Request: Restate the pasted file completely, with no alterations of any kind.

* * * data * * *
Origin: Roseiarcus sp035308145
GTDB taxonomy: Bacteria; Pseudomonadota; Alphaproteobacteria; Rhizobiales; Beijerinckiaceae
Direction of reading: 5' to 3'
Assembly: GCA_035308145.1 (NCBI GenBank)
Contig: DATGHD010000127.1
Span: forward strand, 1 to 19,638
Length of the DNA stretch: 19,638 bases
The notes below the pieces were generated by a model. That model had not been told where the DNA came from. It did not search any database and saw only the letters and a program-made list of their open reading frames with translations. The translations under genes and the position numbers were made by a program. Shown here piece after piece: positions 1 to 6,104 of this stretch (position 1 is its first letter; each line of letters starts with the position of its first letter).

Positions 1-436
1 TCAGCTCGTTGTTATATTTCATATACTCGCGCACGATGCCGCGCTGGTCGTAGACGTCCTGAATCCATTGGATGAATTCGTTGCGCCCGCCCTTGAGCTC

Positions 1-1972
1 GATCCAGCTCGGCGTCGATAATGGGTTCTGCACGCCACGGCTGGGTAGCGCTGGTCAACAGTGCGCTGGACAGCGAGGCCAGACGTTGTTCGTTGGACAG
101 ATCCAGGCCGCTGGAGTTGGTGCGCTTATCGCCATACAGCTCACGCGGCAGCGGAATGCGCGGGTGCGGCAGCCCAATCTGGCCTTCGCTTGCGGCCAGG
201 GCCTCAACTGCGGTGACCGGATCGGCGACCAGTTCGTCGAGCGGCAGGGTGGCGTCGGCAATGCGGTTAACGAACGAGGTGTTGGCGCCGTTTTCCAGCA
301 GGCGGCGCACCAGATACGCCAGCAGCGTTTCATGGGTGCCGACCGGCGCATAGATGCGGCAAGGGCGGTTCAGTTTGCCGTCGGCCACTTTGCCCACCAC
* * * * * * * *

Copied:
Origin: Roseiarcus sp035308145
GTDB taxonomy: Bacteria; Pseudomonadota; Alphaproteobacteria; Rhizobiales; Beijerinckiaceae
Direction of reading: 5' to 3'
Assembly: GCA_035308145.1 (NCBI GenBank)
Contig: DATGHD010000127.1
Span: forward strand, 1 to 19,638
Length of the DNA stretch: 19,638 bases
The notes below the pieces were generated by a model. That model had not been told where the DNA came from. It did not search any database and saw only the letters and a program-made list of their open reading frames with translations. The translations under genes and the position numbers were made by a program. Shown here piece after piece: positions 1 to 6,104 of this stretch (position 1 is its first letter; each line of letters starts with the position of its first letter).

Positions 1-436
1 TCAGCTCGTTGTTATATTTCATATACTCGCGCACGATGCCGCGCTGGTCGTAGACGTCCTGAATCCATTGGATGAATTCGTTGCGCCCGCCCTTGAGCTC

Positions 1-1972
1 GATCCAGCTCGGCGTCGATAATGGGTTCTGCACGCCACGGCTGGGTAGCGCTGGTCAACAGTGCGCTGGACAGCGAGGCCAGACGTTGTTCGTTGGACAG
101 ATCCAGGCCGCTGGAGTTGGTGCGCTTATCGCCATACAGCTCACGCGGCAGCGGAATGCGCGGGTGCGGCAGCCCAATCTGGCCTTCGCTTGCGGCCAGG
201 GCCTCAACTGCGGTGACCGGATCGGCGACCAGTTCGTCGAGCGGCAGGGTGGCGTCGGCAATGCGGTTAACGAACGAGGTGTTGGCGCCGTTTTCCAGCA
301 GGCGGCGCACCAGATACGCCAGCAGCGTTTCATGGGTGCCGACCGGCGCATAGATGCGGCAAGGGCGGTTCAGTTTGCCGTCGGCCACTTTGCCCACCAC